Paul Williams: Around the time I left I think we were up to something like that, yeah. So it really grew–it was a great success story in a way. There was no money in it, but because it was the first thing on the scene, and because the rock ‘n’ roll scene was getting so much attention then, Crawdaddy! got a lot of attention. But, when I left, I just didn’t want to do it anymore. I didn’t want to stay in New York. And, it had been a kind of crusade. I always identified with the underground press papers that were coming out around the same time, and I was a hippy, I was taking LSD and marching in peace demonstrations and everything that went along with that, and for me, I started the magazine because I thought that since people were so intense about this music that they were listening to, it was a great common denominator, where we can talk about everything we’re interested in, using the fact that we’re listening to the same records. So, if I talk about what I’m hearing in this new Stones record, it may not be the same as what you’re hearing, but we have something in common that we’ll make a connection. But I was always publishing basically a personal essay. Landau focused more tightly on the music than the other writers, but everybody was writing these long personal essays based around this new record that they were excited about. Certainly in not as commercial a form as what Rolling Stone did, and Rolling Stone was what people wanted. So I was feeling that pressure already–I knew what the readers of the magazine wanted, but it wasn’t necessarily what I was interested in, you know, more news, more personality features, more photographs, whatever.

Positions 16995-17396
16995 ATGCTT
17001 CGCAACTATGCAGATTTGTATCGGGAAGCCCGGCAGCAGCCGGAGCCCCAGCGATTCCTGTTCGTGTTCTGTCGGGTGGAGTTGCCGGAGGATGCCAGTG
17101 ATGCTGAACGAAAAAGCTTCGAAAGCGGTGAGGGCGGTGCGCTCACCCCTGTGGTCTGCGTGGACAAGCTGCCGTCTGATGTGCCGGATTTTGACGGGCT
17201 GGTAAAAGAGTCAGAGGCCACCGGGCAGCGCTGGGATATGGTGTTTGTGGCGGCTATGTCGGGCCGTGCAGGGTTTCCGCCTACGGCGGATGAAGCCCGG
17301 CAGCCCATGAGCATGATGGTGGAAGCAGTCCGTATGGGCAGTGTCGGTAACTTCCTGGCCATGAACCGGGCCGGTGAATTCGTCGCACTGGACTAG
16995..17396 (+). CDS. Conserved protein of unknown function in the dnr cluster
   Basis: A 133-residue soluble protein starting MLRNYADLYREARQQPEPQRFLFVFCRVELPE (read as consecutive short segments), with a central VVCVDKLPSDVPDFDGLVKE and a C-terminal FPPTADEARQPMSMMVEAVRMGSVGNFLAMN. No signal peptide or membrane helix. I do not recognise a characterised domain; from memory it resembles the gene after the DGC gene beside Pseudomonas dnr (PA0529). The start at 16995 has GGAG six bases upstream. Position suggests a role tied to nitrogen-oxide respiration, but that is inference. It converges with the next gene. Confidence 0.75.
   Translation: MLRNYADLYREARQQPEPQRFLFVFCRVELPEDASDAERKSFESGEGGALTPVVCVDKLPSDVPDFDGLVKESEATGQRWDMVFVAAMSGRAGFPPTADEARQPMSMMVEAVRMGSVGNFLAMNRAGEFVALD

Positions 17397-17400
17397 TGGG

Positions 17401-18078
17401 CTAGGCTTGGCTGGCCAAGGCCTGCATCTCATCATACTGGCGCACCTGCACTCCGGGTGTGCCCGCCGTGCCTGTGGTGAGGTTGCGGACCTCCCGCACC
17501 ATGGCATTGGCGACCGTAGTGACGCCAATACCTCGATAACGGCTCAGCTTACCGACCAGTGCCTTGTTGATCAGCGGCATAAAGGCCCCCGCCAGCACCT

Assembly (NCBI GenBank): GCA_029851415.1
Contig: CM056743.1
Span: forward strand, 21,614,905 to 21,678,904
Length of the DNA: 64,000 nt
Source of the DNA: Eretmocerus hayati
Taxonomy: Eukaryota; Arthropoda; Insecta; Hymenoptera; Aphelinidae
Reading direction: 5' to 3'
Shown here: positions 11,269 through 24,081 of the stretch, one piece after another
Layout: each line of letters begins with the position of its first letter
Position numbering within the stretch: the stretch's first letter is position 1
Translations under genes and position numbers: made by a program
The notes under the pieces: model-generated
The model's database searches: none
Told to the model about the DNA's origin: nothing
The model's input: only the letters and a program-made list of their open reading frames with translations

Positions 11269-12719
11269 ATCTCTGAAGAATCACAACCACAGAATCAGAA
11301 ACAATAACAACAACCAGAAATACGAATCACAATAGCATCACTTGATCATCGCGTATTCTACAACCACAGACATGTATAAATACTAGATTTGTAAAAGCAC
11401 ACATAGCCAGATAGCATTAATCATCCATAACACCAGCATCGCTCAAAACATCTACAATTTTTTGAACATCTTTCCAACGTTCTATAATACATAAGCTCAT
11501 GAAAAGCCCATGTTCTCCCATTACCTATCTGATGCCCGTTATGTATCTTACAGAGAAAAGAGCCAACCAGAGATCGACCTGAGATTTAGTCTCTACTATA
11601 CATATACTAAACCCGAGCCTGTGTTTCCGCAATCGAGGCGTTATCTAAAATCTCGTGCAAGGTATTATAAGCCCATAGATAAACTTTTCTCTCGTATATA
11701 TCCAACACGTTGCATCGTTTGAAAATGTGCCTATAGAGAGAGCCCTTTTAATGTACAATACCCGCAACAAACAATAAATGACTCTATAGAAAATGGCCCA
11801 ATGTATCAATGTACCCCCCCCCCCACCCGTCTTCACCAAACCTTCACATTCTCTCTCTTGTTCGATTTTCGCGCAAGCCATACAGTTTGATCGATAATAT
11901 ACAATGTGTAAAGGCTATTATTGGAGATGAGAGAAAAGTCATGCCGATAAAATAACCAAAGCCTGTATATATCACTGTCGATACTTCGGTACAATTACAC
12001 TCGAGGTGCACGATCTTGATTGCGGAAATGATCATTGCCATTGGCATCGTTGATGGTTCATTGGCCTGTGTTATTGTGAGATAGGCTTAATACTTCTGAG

But the other thing was that Crawdaddy! was a crusade. When I started it people said, how could you possibly write about rock ‘n’ roll? You know, there’s nothing to write about–ridiculous! And so we were into having people take the music seriously. Not that we were just serious–that was kind of an image we had–there was a tremendous amount of humor, for example in Meltzer and Pearlman, that some people couldn’t see. But the whole idea was that, yeah, this is our music and it’s just as good as any other art form from any other era. We’ll just talk about it like we think the stuff is great, and it was thrilling to see the Doors album and the second Jefferson Airplane album going up the charts because suddenly our music was getting popular. And it was an exciting time. By the time I left Crawdaddy! in late ’68, that battle had been won. Now the New York Times was reviewing rock music, you know? Plenty of people were writing about it and taking it seriously, and it was growing into a big business, and there wasn’t any sense anymore of trying to prove something or rallying a community or something like that. And that was what had been fun for me. It was like, all right, we did that, it’s over.
Christoph Gurk: As soon as rock ‘n’ roll became recognized as an art form, with records being reviewed in the New York Times, this was the same time when the commercial breakthrough happened. You could promote and turn this into a bigger market by declaring this as an art form…
Paul Williams: Well, the same thing is going on right now with the independent world and the success of indie rock following Nirvana and so forth, and Matador, which is really a great company, but [which] in fact, I think we can say now, has been swallowed by Atlantic. There’s been a lot of arguing about what’s true, and they’ll argue…but it’s a real issue for a lot of people. There was this independent scene that was really strong in a certain way, and you can’t blame a band for wanting to have a larger audience to make a living, but at the same time there’s a tremendous sense of something being lost. And there really is no answer to it. I mean, the Maximum Rock ‘n’ Roll attitude is just as ridiculous as the major label attitude, really, so as an individual musician, or as an individual music fan, or whatever, you have to find your way through it.